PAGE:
On a fateful day in forensics class, freshman year, the O Great and Powerful Joe Heschmeyer bestowed upon a group of lowly freshman the secret of a game. A game so entertaining and distracting that it was soon banned from that said forensics class. However, it has since resurged, and I felt inclined to share its entertainment-value with the rest of the world.

Our EPYCs

The Rules

OBJECT... The object of the game is essentially to play a game of 'telephone' on paper. No one really wins, but the funnier the deterioration of the Intial Phrase, the better.

EQUIPMENT... One piece of paper, pens.

PREPARATION... Set your game up so that all the players can reasily pass the paper to one another, and make sure each has a suitable writing surface.

THE PLAYERS... There are two ways in which the game can be played. One entails a large group of 11-15 players, so that the loss of the Intial Phrase is almost gaurenteed. This way is usually best, provided everyone is familiar with play. However, if you need to teach the game to someone, or learn it yourself, or simply don't have that many people available to you, groups of 4-6 work best.

THE PLAY... Before the game starts, decide the order in which you're going to pass the paper. It is essential that this order remain constant for the duration of the game. The game starts when the first person writes down the Initial Phrase. The paper is then passed to the next person, who will draw a picture of what the phrase says.

Now, before the second person hands it off to the third, they must fold the paper so that the Initial Phrase is no longer visible, and only the first picture can be seen by the third person. The paper is then passed to the third person who writes a Subsequent Phrase describing the first picture. Upon handing the paper off to the fourth person, the paper must be folded so only the Subsequent Phrase may be seen.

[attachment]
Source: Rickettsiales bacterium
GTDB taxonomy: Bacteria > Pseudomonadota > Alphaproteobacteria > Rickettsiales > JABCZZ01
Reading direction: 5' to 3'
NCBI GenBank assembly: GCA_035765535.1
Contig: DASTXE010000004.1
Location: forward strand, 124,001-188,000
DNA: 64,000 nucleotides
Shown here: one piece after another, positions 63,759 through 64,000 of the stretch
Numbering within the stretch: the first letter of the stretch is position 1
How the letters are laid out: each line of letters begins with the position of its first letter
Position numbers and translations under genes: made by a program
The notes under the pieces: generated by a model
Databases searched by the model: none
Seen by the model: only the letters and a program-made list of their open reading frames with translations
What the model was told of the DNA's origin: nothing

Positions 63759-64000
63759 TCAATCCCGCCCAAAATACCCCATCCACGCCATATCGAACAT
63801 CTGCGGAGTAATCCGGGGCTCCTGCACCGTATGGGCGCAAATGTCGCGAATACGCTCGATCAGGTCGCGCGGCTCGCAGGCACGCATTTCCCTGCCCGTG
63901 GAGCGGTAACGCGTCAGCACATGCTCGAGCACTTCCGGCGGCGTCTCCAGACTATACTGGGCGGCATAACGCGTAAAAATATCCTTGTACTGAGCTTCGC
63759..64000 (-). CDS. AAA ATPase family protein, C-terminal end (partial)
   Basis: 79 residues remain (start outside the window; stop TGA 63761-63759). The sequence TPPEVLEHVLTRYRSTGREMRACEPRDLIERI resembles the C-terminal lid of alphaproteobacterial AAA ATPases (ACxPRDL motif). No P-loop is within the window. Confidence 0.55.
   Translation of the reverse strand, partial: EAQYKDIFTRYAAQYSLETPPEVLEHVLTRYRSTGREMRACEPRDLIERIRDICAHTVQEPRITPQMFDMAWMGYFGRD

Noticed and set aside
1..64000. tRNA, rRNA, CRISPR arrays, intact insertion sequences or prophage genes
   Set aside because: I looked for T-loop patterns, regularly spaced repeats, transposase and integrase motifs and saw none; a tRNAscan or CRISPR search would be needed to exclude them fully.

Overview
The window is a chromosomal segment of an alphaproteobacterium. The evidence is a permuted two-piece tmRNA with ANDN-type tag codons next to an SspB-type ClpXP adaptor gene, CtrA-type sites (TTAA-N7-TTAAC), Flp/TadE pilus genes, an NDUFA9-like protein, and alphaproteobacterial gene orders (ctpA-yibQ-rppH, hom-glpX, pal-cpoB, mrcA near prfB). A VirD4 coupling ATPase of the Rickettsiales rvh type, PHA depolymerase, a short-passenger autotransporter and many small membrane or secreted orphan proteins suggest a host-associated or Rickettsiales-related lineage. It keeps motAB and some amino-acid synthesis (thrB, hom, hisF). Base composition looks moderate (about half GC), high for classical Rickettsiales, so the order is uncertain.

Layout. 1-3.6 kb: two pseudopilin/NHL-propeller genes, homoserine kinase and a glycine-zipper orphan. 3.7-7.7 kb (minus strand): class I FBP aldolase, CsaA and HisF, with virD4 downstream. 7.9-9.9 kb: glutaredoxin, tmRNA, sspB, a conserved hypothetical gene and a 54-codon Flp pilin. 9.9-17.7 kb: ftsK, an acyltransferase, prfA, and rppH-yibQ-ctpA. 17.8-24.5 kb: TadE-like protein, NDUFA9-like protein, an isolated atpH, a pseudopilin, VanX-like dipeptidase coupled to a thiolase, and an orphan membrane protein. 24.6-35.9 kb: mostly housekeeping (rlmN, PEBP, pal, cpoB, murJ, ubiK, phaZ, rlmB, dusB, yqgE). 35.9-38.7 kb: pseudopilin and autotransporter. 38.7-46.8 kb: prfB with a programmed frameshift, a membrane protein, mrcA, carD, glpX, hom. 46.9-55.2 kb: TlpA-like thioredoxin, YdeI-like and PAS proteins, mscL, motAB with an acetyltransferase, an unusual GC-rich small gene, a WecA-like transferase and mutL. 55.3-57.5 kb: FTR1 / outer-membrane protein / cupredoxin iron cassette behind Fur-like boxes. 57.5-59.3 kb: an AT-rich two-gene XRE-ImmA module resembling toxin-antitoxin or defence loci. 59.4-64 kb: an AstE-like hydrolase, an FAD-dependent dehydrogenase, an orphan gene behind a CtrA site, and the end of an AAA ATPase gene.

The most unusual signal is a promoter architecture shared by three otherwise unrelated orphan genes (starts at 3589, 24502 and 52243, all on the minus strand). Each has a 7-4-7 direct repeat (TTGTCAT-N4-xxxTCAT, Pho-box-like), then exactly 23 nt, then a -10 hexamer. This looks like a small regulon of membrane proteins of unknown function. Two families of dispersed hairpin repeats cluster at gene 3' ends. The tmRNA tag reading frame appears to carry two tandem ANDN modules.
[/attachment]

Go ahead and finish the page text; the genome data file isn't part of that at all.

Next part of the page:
This type of alternation goes on until the entire paper is filled, front and back.

THE INITIAL PHRASE... There are no specific requirements on what an Initial Phrase must contain, but as is the rule of thumb in this game, the more random the better.

PICTURES... Pictures should be drawn in such a way that they don't take up an excessive amount of space on the paper [so as to provide for the most turns per piece of paper]. No real drawing tallent is required, only enough so that you can pictoraly represent the previous Phrase. Any sort of text is prohbited in pictures.

SUBSEQUENT PHRASES... These are all the other phrases in the game besides the Initial one. There are no real limits on these either, you must simply describe the best you can in words what you saw in the above picture. If the player simply ignores the above picture and writes a random phrase, then this is cheating. Similarly, ignoring the previous phrase and drawing an totally random picture is also cheating.

CHEATING... There are some who would choose to disgrace the awesome power of EPYC, by the means listed above, or by looking uncessicarily at previous writings or drawings purposfully before the game has been completed. If one is found by the entire concensus of the group to be guilty of this charge, then a special sequence is initiated.

By all members of the game except the one in question, a special game of EPYC is held. The Initial Phrase is to be "Painful Ways to Die", and the game carries out as usual. The cheater is then submitted to whatever fate the final picture or phrase describes. May god help them...

Send Us Your EPYC

Email the Scan to EPYC@BrakBlog.com and we'll post it.
[I've got 10 megs of mail space, so don't hesitate to send larger image files.]


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